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It is believed that around 3000 B.C.E.

Malay
people—or people that evolved into the Malay
tribes that dominate Malaysia, Indonesia and the
Philippines—arrived in the Philippines. About 2300
years ago Malay people from the Asian mainland
or Indonesia arrived in the Philippines and brought
a more advanced culture such as iron melting,
production of iron tools, pottery techniques and
the system of sawah's also known as rice fields.
Additional migrations took place over the next
millennia.
Many believe the first Malays were seafaring, tool-wielding Indonesians
who introduced formal farming and building techniques. According to
are report It's fair to assume that this bunch was busily carving out the
spectacular rice terraces of North Luzon some 2000 years ago. With the
Iron Age came the Malays. Skillful sailors, potters and weavers, they
built the first permanent settlements and prospered from around the
A.D. 1st century until the 16th century, when the Spanish arrived. The
wave migration theory holds that the Malays arrived in at least three
ethnically diverse waves. The first wave provided the basis for the
modern-day Bontoc and other tribes of North Luzon. The second laid
the foundations for the most dominant of modern-day indigenous
groups - the Bicolano, Bisayan and Tagalog. The third wave is thought to
have established the fiercely proud Muslim Malays.”
Over time, social and political organization developed and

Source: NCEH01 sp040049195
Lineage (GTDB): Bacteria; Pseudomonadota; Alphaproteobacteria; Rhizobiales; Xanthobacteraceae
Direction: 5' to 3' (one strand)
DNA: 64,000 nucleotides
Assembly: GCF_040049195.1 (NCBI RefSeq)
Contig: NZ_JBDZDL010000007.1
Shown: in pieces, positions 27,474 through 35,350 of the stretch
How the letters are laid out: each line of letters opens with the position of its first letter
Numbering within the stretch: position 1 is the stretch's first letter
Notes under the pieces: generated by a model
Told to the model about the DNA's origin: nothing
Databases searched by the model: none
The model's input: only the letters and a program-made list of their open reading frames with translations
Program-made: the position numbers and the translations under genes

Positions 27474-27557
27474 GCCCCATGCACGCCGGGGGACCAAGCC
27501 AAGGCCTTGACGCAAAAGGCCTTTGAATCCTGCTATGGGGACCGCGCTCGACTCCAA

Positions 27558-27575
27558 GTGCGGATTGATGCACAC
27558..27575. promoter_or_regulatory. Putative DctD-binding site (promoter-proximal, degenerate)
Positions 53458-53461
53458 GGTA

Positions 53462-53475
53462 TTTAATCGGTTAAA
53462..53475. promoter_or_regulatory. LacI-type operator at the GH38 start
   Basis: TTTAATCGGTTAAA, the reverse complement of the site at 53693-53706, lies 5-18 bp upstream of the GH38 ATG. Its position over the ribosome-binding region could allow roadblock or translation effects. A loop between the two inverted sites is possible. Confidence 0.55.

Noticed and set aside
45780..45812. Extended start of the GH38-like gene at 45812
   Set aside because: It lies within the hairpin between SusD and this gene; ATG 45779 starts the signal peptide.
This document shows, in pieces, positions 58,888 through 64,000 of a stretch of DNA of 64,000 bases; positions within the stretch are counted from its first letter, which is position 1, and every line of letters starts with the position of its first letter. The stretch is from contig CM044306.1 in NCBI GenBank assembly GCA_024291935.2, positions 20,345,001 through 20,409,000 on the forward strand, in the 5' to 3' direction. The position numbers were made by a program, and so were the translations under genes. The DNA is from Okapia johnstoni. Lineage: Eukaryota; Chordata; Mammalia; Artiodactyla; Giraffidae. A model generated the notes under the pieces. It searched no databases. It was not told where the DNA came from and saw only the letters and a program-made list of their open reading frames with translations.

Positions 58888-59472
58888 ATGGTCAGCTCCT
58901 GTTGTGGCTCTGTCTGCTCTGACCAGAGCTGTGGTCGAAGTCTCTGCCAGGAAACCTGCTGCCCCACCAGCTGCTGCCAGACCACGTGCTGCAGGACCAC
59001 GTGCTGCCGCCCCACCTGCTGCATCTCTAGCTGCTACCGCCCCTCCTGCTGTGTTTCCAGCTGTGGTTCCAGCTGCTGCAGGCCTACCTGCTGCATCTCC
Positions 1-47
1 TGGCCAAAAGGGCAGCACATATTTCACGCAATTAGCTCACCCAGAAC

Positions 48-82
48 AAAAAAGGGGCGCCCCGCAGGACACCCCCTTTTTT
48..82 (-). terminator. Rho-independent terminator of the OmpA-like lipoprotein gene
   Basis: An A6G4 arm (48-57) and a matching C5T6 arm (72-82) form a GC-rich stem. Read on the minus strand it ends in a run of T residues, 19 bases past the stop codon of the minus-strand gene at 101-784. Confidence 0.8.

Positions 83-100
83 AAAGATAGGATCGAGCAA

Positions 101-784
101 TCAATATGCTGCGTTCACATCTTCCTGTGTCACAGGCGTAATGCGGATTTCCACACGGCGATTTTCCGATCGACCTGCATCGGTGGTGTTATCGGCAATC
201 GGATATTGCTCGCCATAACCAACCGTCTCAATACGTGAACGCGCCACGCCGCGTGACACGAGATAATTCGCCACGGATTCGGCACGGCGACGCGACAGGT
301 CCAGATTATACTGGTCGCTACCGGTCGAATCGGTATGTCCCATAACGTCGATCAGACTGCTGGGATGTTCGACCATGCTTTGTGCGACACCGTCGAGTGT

evolved in the widely scattered islands. The basic unit of
settlement was the barangay (a Malay word for boat that
came to be used to denote a communal settlement). Kinship
groups were led by a datu (chief), and within
the barangay there were broad social divisions consisting of
nobles, freemen, and dependent and landless agricultural
workers and slaves.
The social and political organization of the population in
the widely scattered islands evolved into a generally
common pattern. Only the permanent-field rice farmers of
northern Luzon had any concept of territoriality. The basic
unit of settlement was the barangay, originally a kinship
group headed by a datu (chief). Within the barangay, the
broad social divisions consisted of nobles, including the
datu; freemen; and a group described before the Spanish
period as dependents. Dependents included several
categories with differing status: landless agricultural workers;
those who had lost freeman status because of indebtedness
or punishment for crime; and slaves, most of whom appear
to have been war captives.
Written records and archeological artifacts from this
period are few. “Migration is only one theory. “An
alternative proposed by some Philippine scholars
suggests that the early inhabitants of Southeast Asia
were of the same racial group (the Pithecanthropus
group, to be exact), with more or less the same
traditions and beliefs. Over time, they say, divisions
formed according to the demands of the
environment.”